Even if conducted at best possible practice, scientific research isnever entirely free of errors. When testing scientific hypotheses,statistical errors inevitably lead to false findings. Results fromscientific studies may occasionally support a hypothesis that isactually not true, or may fail to provide evidence for a truehypothesis. The probability at which a hypothesis is true after acertain result has been obtained (posterior probability) depends onthe probabilities at which these two types of errors arise.Therefore, error probabilities, such as p-values, traditionally playa predominant role for evaluating and publishing researchfindings. The posterior probability of a hypothesis, however, alsodepends on its prior probability. Positive findings on unlikelyhypotheses are more likely false positives than positive findings onlikely hypotheses. Thus, not only high error rates, but also lowpriors of the tested hypotheses increase the frequency of falsefindings in the scientific literature [1,2].In this context, a high popularity of research topics has beenargued to have a detrimental effect on the reliability of publishedresearch findings [2]. Two distinctive mechanisms have beensuggested: First, in highly competitive fields there might bestronger incentives to ‘‘manufacture’’ positive results by, forexample, modifying data or statistical tests until formal statisticalsignificance is obtained [2]. This leads to inflated error rates forindividual findings: actual error probabilities are larger than thosegiven in the publications. We refer to this mechanism as ‘‘inflatederror effect’’. The second effect results from multiple independenttesting of the same hypotheses by competing research groups. Themore often a hypothesis is tested, the more likely a positive result isobtained and published even if the hypothesis is false. Multipleindependent testing increases the fraction of false hypothesesamong those hypotheses that are supported by at least one positiveresult. Thereby it distorts the overall picture of evidence. We referto this mechanism as ‘‘multiple testing effect’’. Putting it simple,this effect means that in hot research fields one can expect to findsome positive finding for almost any claim, while this is not thecase in research fields with little competition [1,2].The potential presence of these two effects has raised concernsabout the reliability of published findings in those research fieldsthat are characterized by error-prone tests, low priors of testedhypotheses and considerable competition. It is therefore importantto analyze empirical data to quantify how strong the predictedeffects actually influence scientific research.Here, we assess a large set of published statements on proteininteractions in yeast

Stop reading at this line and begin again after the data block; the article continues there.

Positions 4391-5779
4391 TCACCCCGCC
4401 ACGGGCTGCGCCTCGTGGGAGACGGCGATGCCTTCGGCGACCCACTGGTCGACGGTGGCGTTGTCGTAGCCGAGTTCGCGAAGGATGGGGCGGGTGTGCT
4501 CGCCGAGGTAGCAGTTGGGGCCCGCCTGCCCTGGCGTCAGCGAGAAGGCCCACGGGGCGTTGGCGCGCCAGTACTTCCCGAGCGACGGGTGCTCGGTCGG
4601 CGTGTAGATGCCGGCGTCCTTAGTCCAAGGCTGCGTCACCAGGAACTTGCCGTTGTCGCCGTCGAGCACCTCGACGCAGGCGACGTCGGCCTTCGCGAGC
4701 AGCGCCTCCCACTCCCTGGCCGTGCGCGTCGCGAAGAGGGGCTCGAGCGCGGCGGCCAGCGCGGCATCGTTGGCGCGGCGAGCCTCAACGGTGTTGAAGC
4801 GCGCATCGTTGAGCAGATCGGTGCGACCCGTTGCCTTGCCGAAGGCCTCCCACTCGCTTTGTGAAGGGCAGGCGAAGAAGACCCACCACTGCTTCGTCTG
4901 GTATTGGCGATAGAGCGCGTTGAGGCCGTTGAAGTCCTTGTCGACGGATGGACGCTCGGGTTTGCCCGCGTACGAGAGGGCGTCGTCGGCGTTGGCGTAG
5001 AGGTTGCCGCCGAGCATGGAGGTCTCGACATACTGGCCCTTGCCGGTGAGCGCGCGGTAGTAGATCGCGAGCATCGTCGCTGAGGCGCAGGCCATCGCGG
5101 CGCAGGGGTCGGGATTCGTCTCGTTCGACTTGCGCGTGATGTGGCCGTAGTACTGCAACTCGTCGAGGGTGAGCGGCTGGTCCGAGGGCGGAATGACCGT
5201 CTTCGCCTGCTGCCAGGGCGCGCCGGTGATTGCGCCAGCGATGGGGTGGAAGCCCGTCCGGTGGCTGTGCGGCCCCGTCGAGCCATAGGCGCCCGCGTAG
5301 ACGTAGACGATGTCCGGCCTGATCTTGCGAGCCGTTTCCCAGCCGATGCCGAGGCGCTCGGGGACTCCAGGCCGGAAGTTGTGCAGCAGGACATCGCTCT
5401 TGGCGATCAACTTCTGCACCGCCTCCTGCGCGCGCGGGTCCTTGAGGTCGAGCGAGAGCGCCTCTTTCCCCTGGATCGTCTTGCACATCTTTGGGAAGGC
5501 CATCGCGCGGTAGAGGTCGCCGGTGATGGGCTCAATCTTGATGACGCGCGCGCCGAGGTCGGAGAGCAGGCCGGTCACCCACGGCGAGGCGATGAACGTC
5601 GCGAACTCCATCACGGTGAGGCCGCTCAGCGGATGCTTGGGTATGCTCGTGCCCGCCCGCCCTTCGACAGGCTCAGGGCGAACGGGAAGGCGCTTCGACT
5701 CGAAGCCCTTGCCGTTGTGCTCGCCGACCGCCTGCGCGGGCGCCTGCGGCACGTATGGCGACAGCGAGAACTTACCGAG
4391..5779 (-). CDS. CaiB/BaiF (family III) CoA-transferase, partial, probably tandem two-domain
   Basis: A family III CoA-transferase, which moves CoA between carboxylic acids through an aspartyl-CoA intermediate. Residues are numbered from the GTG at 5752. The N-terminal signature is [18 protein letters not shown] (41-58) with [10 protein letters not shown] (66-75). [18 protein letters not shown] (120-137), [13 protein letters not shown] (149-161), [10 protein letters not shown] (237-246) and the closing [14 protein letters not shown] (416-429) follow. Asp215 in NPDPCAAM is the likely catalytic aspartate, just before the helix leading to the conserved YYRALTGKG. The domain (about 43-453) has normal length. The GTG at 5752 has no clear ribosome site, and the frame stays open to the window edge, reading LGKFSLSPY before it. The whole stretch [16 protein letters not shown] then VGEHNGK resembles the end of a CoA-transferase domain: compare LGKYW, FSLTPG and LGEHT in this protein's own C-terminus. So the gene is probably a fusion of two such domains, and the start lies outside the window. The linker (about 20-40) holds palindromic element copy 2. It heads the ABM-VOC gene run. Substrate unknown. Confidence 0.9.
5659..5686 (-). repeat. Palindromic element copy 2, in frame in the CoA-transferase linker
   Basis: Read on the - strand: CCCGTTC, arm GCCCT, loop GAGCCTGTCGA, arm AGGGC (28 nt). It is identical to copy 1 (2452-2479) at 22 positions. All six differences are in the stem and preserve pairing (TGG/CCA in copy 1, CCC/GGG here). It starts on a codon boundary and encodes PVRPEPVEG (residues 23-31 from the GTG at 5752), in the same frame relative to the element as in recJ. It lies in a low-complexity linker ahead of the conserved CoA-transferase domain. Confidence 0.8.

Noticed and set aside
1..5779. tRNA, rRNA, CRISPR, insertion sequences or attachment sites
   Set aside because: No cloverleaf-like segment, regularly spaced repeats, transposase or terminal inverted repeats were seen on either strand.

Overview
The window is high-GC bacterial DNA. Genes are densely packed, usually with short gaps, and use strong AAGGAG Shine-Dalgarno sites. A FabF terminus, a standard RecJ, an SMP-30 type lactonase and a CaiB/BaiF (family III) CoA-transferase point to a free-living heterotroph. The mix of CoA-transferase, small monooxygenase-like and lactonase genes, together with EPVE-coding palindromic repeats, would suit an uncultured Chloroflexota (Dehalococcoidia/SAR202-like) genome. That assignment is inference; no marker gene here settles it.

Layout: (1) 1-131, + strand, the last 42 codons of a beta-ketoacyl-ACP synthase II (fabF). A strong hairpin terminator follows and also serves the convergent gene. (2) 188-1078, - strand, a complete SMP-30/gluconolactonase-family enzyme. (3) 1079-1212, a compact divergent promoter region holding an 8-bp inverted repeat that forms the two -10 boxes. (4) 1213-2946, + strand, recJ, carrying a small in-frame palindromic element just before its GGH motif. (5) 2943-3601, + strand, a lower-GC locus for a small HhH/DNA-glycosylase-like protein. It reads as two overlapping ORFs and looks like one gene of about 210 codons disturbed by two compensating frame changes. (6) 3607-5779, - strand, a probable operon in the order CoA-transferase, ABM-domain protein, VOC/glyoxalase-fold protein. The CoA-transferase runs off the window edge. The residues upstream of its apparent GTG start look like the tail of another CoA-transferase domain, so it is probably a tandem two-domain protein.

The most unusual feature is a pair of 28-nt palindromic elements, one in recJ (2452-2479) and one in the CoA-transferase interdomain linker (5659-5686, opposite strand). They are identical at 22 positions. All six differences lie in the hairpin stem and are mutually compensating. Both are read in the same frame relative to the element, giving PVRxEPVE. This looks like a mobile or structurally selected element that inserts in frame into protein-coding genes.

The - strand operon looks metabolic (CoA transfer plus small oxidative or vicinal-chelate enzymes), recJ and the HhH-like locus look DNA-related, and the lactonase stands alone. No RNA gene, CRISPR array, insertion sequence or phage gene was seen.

S. cerevisiae